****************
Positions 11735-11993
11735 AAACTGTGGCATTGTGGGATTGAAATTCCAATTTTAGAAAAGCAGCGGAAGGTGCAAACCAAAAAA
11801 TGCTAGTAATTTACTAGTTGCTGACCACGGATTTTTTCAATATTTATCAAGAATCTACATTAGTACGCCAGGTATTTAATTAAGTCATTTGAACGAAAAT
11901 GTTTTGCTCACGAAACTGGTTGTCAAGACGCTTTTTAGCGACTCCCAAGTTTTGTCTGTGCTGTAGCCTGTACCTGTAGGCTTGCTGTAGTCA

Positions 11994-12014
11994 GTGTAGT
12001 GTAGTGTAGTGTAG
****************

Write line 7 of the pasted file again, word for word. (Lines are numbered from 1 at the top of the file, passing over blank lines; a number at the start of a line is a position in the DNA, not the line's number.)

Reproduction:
12001 GTAGTGTAGTGTAG